Essential Historical Question:
1. Why did the United States intern Japanese-Americans during World War II?
Lesson Abstract
A fundamental step in all historical instruction is the assessment of student’s prior
knowledge. The prior knowledge that students possess allows the teacher to confirm or
deny basic generalizations and allows for a quality discussion and introduction of the
topic. Lastly, students will discover that while the textbook offers some broad historical
generalizations it does not provide adequate information to thoroughly answer the
Essential Historical Question.
California State Historical and Social Sciences Analysis Skills addressed in this unit:
1.
Historical Research, Evidence, and Point of View
2.
Historical Interpretation
California Eleventh Grade Content Standards addressed in this unit
11.7 Students analyze America’s participation in World War II.
California Common Core State Standards addressed in this unit:
READING STANDARDS FOR INFORMATIONAL TEXT 6-12
1. Cite strong and thorough textual evidence to support analysis of what the text says
explicitly as well as inferences drawn from the text, including determining where the text
leaves matters uncertain.
2. Determine two or more central ideas of a text and analyze their development over the
course of the text, including how they interact and build on one another to provide a
complex analysis; provide an objective summary of the text.
71
6. Determine an author’s point of view or purpose in a text in which the rhetoric is
particularly effective, analyzing how style and content contribute to the power,
persuasiveness, or beauty of the text.
WRITING STANDARDS 6-12
1. Write arguments to support claims in an analysis of substantive topics or texts, using
valid reasoning and relevant and sufficient evidence.
2. Write informative/explanatory texts to examine and convey complex ideas, concepts,
and information clearly and accurately through the effective selection, organization, and
analysis of content.
3. Write narratives to develop real or imagined experiences or events using effective
technique, well-chosen details, and well-structured event sequences.
4. Produce clear and coherent writing in which the development, organization, and style
are appropriate to task, purpose, and audience.
SPEAKING AND LISTENING STANDARDS 6-12
5. Integrate multimedia and visual displays into presentations to clarify information,
strengthen claims and evidence, and add interest.
Lesson Plan
Time Required: One 60 minute class period
Materials:
1. Textbook: Holt’s American Anthem: Modern American History
2. Pre-Assessment Graphic Organizer (Tool A1)
3. Types of Historical Inquiry Chart (Tool A2)
4. Type of Historical Inquiry Chart (Tool A3) (Remove Middle Column)
72
Objectives:
1. Assessment of student prior knowledge about the internment of Japanese-Americans
during World War II.
2. Expose students to the different levels of historical inquiry and have students construct
relevant historical questions.
3. Have students analyze the textbook for material related to Japanese Internment and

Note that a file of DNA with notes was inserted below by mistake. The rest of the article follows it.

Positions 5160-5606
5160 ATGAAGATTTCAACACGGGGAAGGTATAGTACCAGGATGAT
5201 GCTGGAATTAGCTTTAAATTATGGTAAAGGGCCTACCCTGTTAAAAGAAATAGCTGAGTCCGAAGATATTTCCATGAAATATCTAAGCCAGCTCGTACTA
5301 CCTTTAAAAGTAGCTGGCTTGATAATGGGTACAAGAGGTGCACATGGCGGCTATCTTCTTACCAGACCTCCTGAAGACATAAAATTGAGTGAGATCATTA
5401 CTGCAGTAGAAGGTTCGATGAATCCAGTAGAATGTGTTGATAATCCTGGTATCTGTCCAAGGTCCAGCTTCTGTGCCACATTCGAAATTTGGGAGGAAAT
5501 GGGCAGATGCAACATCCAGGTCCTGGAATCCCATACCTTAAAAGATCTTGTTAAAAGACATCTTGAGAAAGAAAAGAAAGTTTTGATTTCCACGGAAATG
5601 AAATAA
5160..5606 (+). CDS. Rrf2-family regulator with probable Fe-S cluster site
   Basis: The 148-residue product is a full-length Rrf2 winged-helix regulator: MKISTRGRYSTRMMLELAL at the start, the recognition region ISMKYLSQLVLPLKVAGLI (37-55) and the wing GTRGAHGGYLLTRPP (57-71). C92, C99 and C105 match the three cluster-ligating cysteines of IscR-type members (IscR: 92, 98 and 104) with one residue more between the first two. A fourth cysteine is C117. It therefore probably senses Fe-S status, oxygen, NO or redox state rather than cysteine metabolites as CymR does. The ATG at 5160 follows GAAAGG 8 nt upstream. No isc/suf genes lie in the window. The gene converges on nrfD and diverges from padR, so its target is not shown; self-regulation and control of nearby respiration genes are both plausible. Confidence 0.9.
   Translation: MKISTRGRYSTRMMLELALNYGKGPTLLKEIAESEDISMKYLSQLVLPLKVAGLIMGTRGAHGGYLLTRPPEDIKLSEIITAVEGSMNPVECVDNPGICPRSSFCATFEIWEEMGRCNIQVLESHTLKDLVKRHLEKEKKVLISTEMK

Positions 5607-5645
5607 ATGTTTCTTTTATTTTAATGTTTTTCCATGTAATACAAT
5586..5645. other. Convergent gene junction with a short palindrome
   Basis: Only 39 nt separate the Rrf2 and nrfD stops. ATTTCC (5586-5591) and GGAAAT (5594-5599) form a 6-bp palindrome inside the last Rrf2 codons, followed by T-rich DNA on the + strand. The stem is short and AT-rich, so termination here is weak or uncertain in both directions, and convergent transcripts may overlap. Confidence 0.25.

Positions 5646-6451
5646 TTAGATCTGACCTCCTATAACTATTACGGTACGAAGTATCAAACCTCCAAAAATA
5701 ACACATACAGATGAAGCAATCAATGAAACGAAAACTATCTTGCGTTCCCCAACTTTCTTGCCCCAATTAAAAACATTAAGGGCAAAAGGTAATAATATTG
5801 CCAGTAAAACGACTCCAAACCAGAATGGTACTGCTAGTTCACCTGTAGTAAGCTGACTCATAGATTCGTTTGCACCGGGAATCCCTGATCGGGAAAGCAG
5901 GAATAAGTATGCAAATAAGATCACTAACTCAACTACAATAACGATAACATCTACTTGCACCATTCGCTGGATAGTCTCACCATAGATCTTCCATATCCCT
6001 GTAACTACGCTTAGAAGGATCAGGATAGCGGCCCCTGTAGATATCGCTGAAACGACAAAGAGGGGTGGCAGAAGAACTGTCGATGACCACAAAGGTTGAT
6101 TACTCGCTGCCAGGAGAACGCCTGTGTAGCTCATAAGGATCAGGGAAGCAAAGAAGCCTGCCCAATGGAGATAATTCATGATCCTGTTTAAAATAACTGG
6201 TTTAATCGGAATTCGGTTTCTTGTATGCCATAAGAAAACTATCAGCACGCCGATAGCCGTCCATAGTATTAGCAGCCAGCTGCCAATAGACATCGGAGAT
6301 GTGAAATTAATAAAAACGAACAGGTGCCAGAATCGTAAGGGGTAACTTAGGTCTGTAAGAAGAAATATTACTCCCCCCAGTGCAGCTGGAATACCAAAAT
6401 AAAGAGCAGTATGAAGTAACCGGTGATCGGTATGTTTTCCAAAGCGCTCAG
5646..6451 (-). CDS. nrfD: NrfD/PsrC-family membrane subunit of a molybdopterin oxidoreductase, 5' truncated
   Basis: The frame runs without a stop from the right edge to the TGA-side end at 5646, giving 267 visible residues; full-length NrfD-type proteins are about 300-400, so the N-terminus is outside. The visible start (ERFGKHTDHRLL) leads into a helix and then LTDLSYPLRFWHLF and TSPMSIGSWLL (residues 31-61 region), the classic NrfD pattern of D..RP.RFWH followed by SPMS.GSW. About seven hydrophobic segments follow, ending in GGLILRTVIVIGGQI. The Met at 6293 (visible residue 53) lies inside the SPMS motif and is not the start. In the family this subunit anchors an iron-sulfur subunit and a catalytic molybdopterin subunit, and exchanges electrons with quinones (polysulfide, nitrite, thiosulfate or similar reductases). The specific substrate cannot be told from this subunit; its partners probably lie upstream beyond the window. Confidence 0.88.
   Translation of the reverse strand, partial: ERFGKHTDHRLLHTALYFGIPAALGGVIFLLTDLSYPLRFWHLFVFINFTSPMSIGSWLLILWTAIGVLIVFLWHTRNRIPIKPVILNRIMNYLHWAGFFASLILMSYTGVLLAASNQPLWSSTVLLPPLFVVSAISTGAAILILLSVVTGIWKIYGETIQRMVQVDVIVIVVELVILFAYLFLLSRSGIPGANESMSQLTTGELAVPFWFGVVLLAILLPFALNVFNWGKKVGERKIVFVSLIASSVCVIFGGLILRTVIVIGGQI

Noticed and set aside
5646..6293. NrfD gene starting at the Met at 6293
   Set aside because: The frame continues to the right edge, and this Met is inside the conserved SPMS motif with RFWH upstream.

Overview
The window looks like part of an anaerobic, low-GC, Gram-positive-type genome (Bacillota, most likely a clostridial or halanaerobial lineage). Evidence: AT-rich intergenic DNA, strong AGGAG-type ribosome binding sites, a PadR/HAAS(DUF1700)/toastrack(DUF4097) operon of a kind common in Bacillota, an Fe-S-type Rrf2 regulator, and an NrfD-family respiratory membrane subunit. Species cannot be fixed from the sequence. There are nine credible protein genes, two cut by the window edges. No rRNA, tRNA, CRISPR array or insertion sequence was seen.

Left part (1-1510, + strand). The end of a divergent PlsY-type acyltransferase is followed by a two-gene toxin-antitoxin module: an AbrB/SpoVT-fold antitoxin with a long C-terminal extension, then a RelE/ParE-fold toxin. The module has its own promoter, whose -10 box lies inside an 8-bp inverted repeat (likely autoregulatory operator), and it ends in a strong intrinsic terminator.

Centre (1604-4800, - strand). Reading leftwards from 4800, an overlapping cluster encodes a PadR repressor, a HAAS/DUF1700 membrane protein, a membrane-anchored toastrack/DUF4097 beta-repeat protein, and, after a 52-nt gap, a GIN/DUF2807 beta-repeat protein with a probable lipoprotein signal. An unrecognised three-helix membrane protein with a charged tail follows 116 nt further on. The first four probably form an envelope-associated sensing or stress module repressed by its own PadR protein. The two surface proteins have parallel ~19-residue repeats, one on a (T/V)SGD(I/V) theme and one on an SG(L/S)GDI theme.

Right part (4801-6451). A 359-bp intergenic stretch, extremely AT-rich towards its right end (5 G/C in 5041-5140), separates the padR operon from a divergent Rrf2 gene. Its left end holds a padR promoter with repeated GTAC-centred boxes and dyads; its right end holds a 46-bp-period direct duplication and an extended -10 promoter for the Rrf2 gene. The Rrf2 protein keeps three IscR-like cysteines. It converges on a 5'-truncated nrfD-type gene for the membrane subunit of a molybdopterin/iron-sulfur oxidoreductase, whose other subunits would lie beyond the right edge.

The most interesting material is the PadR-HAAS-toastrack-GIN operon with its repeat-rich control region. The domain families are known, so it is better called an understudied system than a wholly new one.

evaluate the textbook as an effective historical source.
Lesson Procedures
1.The students will complete a Pre-Assessment Graphic Organizer (Tool A1) to assess
What I Think I Know, What the Textbook Says and What I Want to Know. In the first
column students will write down what they think they know about Japanese Internment.
It is important to emphasize to students that is okay to be wrong answers often expose
many stereotypes or misconceptions about a particular topic. In the middle column the
students will access their U.S. History textbook (Holt’s American Anthem: Modern
American History) to explore how this source answers the Essential Historical Question.
In the final column the students will attempt to create questions from all five levels of the
Types of Historical Inquiry Chart. (Tool A2)
2. Students will then present their responses for the three columns to be copied on the
white board and saved for future analysis.
3. Finally, students will evaluate the quality of the textbook as a historical source on the
topic of Japanese Internment.
73
Tool A1: Pre-Assessment Graphic Organizer
What I Think I Know
What the Textbook Says
What I Want to Know
Evaluation Questions: (Use the back if you need more room)
1. Does the textbook adequately answer the Essential Historical Question? What
information might be missing from the textbook?
2. Does the textbook represent multiple points of view about this topic? If not, then
whose point of view might be missing?
74
Tool A2: Types of Historical Inquiry (Sample)
Question Type
Examples of possible questions
Information Seeking
Questions
Did Tabitha meet Indians on her journey
west?
What happened when she encountered
Indians?
Explanation seeking
questions (Why and
How?)
Questions of Empathy
Why would someone this old go west?
How did she and her family survive
these hardships?
I can’t imagine losing all my belongings
in a river. How did they find food and
shelter after that? How did they keep
going?
How Such Questions
Inform Historical
Understanding
Fill in gaps in our info.
Clarify info.
Address misconceptions
Use Info. To focus on big
ideas and issues.
Address lingering
questions and essential
questions.
Build awareness of other
perspectives and
viewpoints.
Encourage interest and
engagement.
Questions that
encourage imaginative